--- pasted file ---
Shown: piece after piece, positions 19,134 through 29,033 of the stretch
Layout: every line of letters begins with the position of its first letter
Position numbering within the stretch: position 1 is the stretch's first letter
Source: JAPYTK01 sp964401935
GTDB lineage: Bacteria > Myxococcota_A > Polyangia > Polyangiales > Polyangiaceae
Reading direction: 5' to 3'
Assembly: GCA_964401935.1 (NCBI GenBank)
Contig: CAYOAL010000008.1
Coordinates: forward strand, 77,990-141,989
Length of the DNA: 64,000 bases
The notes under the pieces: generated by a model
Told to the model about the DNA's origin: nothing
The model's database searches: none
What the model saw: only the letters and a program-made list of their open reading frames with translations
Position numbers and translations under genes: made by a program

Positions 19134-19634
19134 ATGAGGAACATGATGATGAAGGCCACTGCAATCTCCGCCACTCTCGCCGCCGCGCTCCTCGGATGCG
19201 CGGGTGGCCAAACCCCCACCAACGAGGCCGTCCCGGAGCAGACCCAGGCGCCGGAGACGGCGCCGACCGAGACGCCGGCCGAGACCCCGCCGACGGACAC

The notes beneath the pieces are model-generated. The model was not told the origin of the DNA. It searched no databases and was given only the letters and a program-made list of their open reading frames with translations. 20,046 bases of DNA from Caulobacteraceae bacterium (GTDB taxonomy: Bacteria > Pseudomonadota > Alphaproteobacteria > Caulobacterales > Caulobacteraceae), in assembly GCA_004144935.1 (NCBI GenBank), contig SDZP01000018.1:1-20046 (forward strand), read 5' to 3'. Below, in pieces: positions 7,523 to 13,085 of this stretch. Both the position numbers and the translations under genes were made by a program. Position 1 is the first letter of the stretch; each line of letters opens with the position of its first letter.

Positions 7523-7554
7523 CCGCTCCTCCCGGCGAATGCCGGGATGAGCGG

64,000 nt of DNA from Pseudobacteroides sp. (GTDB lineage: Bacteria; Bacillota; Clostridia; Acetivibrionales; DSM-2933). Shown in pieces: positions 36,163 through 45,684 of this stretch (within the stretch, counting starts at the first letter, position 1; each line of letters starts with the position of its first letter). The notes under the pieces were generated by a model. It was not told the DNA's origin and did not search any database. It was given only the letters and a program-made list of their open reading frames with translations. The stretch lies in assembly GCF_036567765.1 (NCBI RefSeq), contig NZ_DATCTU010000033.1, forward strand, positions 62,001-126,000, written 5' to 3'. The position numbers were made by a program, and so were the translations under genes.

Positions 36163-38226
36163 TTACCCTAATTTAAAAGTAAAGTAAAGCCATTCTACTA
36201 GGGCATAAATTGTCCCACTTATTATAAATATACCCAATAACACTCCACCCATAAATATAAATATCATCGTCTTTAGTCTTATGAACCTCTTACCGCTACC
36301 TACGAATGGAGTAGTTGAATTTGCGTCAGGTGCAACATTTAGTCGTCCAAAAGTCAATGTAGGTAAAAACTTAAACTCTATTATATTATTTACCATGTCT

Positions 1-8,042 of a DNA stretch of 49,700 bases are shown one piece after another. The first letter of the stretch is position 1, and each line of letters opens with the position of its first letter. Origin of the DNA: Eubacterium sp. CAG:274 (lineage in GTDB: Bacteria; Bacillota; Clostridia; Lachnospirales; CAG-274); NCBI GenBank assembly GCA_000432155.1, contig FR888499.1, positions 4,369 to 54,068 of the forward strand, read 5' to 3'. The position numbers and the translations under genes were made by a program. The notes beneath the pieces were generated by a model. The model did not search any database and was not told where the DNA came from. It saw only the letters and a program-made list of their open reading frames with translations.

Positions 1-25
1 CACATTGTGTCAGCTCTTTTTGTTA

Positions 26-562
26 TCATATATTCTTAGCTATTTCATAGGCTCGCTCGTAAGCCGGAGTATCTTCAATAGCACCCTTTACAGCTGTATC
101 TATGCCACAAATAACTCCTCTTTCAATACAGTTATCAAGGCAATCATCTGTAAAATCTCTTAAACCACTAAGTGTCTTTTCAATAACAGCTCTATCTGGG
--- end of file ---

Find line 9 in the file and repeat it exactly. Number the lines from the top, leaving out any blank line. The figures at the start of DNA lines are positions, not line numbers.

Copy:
Coordinates: forward strand, 77,990-141,989